Physiopathological Heart – Brain Connection
There are three disorders through which vascular disease brings on mild cognitive decline or dementia: i) stroke, ii) small vessel disease, and iii) -amyloid depositions (A ) that contribute to neurodegenerative phenomena. (see Figure 1)
Fifty per cent of strokes may be attributed to hypertension, and they constitute the main risk factor for cognitive impairment or post-stroke dementia. The prevalence of post-stroke cognitive decline has a broad range, from 20 % to 80 %19. This variability depends on the diagnostic tools and the criteria employed, on the extent of the vascular and neurodegenerative pathologies before the stroke, on the cognitive status, on the stroke extension (volume) and topography (i.e. strategic areas such as frontal cortex, hippocampus or white matter).
Cerebral blood flow self-regulation alterations induced by brain ageing, vulnerability to hypoperfusion and hypoxia, lacunar infarcts (responsible for 70–90 % of vascular cognitive impairment), micro-haemorrhages, and neuron damage (protein synthesis and synaptic plasticity) account for the complex association between stroke and cognition.
Post-stroke cognitive status is not confined to vascular cognitive impairment or vascular dementia; it may also play a role in the genesis of Alzheimer’s disease and mood disorders (depression).
The Nun’s Study has shown that lacunar infarcts cause a 20-fold increase in the risk for Alzheimer’s disease20, and the PROGRESS Study (Perindopril Protection against Recurrent Stroke Study) has indicated that hypertension treatment reduces the risk for post- stroke dementia in 34 %21. Depression in older adults is closely related to subcortical vascular pathology, thus supporting the vascular depression hypothesis22. This syndrome presents a high post-stroke prevalence that ranges from 35 % to 50 %.
Small Vessel Disease
Small vessel disease is essentially associated with hypertension. The blood vessels supplying the white matter (penetrating arteries, branches of subarachnoid and subependymal arteries) are terminal arteries. The absence of collateral circulation renders the periventricular regions vulnerable to atherosclerotic ischaemic damage. The ischaemic episodes and the reactive gliosis lead to a process called araiosis (rarefaction) that damages the nerve myelin.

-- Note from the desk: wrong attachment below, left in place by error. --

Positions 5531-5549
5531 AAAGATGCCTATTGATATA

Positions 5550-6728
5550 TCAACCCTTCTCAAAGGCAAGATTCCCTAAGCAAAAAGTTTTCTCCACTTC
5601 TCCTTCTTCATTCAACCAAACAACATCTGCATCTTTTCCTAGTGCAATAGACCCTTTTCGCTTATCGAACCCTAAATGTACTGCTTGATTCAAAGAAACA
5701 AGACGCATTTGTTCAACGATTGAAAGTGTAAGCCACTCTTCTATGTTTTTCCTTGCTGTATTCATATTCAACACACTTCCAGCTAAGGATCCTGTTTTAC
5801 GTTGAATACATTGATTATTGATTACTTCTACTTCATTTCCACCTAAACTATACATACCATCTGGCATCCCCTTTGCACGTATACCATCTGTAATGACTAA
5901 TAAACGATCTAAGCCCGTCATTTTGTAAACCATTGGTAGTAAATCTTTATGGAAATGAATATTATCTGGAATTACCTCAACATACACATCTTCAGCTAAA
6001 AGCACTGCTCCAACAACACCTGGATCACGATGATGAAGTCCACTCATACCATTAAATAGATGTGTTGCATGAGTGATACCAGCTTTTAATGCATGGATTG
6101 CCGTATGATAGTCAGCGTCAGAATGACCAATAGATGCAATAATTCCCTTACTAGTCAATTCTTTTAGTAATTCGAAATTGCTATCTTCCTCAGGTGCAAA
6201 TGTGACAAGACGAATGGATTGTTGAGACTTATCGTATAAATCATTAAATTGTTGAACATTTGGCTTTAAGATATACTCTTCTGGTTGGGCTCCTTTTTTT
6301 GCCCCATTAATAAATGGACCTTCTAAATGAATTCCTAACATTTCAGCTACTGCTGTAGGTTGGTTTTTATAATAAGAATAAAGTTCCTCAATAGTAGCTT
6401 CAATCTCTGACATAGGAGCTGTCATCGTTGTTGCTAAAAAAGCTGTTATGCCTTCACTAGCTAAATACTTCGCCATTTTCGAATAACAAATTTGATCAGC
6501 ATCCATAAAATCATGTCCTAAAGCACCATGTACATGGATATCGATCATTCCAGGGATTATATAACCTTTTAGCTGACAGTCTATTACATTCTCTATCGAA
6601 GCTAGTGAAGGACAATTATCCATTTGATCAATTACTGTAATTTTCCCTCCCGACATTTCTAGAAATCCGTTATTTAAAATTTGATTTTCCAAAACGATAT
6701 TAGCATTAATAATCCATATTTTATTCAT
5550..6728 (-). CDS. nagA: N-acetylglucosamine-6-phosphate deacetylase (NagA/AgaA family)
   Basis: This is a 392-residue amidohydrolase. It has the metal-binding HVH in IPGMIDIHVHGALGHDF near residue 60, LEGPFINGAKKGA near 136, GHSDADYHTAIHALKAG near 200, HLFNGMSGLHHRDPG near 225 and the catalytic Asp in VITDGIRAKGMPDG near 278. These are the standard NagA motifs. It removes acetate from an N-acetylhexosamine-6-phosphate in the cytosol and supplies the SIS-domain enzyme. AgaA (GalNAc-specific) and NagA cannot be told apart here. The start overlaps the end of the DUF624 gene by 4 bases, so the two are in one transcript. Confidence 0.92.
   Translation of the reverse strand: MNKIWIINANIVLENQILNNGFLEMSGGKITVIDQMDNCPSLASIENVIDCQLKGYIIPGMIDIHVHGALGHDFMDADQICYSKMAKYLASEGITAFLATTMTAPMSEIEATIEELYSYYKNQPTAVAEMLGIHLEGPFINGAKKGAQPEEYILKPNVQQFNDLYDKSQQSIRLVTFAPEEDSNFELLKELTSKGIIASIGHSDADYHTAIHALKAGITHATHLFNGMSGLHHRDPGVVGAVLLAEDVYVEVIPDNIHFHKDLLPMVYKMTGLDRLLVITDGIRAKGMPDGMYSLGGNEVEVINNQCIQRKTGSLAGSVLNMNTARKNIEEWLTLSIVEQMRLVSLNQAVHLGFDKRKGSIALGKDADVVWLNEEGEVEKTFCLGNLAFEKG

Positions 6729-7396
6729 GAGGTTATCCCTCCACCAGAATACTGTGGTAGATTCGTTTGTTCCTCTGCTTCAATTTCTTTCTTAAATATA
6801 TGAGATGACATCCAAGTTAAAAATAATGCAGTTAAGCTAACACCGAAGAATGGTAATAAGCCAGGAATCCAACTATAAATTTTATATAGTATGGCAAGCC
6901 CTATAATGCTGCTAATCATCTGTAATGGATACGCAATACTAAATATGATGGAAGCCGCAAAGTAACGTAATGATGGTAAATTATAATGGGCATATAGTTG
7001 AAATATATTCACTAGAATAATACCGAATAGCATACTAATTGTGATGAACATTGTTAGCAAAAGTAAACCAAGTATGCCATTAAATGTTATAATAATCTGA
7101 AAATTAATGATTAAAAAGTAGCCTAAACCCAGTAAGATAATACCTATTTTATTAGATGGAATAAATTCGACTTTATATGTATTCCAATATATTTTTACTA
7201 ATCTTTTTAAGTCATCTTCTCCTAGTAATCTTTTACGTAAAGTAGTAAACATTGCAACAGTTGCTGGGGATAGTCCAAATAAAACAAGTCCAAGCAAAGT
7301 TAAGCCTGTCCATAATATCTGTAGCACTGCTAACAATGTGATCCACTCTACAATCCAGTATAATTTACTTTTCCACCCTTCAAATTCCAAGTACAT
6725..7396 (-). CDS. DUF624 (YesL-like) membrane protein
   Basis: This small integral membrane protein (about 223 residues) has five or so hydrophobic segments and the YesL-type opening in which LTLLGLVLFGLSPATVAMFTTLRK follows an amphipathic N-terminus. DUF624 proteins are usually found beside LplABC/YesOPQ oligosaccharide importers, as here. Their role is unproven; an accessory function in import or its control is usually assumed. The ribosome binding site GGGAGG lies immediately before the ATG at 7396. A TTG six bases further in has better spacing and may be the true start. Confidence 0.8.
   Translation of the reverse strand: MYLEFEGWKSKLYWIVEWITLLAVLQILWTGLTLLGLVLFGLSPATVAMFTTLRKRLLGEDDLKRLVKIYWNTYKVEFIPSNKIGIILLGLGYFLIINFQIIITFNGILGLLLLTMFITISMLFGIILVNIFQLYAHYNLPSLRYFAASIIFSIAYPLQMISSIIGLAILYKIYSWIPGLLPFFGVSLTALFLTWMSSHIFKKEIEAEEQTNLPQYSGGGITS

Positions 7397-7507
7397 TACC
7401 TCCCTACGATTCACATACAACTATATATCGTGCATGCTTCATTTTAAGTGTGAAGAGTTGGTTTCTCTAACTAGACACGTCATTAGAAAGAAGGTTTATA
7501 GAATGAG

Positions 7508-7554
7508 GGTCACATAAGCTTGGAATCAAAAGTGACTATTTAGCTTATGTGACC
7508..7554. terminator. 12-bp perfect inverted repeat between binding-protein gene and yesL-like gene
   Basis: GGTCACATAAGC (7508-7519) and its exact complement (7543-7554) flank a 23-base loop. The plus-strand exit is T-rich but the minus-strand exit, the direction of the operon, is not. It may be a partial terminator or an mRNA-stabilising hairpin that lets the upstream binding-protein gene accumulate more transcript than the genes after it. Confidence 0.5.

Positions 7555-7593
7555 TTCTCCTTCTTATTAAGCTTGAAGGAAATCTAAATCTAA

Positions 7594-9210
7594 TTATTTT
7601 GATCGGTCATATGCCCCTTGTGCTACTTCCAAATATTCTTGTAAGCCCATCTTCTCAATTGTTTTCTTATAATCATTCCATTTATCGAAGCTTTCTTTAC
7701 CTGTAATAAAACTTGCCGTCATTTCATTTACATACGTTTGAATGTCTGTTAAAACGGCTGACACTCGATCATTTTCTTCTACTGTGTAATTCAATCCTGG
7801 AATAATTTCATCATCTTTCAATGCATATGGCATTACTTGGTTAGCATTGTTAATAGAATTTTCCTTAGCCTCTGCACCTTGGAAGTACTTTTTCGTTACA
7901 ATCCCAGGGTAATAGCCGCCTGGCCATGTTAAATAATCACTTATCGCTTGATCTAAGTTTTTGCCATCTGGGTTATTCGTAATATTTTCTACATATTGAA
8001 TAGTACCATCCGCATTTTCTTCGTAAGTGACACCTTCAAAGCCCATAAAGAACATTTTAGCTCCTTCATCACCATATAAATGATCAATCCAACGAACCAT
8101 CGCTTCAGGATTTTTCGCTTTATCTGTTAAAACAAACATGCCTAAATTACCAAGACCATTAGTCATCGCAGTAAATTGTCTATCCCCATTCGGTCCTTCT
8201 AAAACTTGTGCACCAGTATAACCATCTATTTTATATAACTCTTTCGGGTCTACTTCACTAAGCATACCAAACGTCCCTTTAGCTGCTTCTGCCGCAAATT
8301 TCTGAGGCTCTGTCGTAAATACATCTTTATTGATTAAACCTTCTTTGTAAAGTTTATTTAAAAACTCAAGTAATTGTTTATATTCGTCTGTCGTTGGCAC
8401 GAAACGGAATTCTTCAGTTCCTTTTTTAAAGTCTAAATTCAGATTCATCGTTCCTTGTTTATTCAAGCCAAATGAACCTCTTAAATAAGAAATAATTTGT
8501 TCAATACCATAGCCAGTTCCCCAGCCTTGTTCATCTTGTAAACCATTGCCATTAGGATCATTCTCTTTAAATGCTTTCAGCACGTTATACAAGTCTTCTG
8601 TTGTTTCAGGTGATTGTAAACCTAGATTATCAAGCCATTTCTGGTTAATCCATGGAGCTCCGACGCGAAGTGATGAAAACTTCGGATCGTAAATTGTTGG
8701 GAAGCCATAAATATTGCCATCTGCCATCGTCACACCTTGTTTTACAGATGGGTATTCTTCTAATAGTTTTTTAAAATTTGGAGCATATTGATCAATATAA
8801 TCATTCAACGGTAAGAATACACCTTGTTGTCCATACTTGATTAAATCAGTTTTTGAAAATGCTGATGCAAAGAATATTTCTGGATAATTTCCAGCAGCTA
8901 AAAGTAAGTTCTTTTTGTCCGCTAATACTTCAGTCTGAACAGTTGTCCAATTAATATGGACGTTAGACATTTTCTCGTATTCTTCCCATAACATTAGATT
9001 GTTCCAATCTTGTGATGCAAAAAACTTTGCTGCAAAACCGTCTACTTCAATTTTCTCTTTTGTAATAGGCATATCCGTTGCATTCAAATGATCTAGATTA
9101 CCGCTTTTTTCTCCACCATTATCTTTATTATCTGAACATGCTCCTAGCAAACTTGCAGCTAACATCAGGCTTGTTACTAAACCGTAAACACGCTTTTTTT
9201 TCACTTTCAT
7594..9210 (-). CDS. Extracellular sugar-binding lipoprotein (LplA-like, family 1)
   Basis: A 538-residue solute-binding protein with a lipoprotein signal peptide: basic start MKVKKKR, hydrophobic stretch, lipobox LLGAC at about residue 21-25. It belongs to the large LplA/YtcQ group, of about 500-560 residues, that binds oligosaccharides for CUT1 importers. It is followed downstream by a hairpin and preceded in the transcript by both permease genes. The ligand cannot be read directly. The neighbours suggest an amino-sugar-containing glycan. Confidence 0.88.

White matter hyperintensities (leucoaraiosis) and lacunar infarcts seen in neuroimages are the objective signs of these vascular abnormalities that cause white matter demyelination and subcortical-cortical disconnection or desaferentisation syndrome. The disconnection of the dorsolateral prefrontal cortex – the most affected circuit –gives rise to a cognitive syndrome called executive dysfunction, a distinctive feature of vascular brain injury and commonly seen in hypertensive patients23,24. On the other hand, selective neocortical atrophy (grey matter volume in the frontal lobes) may also contribute to the executive dysfunction25.
Our group has shown that patients with hypertension have a five-fold increased risk for executive dysfunction in the course of the disease26. Early detection of this syndrome is important because it increases the risk for conversion to dementia27 and/or to major depression22.
White matter disease, microinfarctions and micro-bleedings may have an impact on the onset of cognitive dysfunction. The volume or burden of white matter lesions, along with their progression and their location determine the clinical expression of the cognitive impairment and increase the risk for stroke. Limits to progression and burden depend on effective blood pressure control28.
β-amyloid is a protein that accumulates in brain extracellular spaces (neuritic plaques) and on the blood vessel walls (cerebral amyloid angiopathy). It results from the abnormal cleavage of a transmembrane precursor protein and constitutes the neuropathological basis of Alzheimer’s disease29, along with the neurofibrillary tangles (protein aggregates of hyperphosphorylated tau protein). The vascular damage observed in almost 90 % of the brains of patients with Alzheimer’s disease contributes to the progress of the neurodegenerative process which, in turn, leads to its clinical expression (dementia), supporting the hypothesis that vascular and neurodegenerative injuries are the extreme points of a spectrum, within which most of the various forms of dementia can be found.
Neurodegenerative pathology seems to be a necessary but not sufficient condition. The vascular damage (endothelial dysfunction, ischaemia, blood-brain barrier disruption) alters the balance between A production and clearance, thus increasing A levels in the brain with the toxic consequences (reactive oxygen species production and inflammatory response)30.
Recent publications report that patients with treated but uncontrolled hypertension increase their brain A depositions31,32,33. Knowledge of the role vascular injury plays in the clinical expression of Alzheimer’s disease may open up new avenues to explore in the search for dementia prevention by employing strategies that either treat or prevent the vascular cause.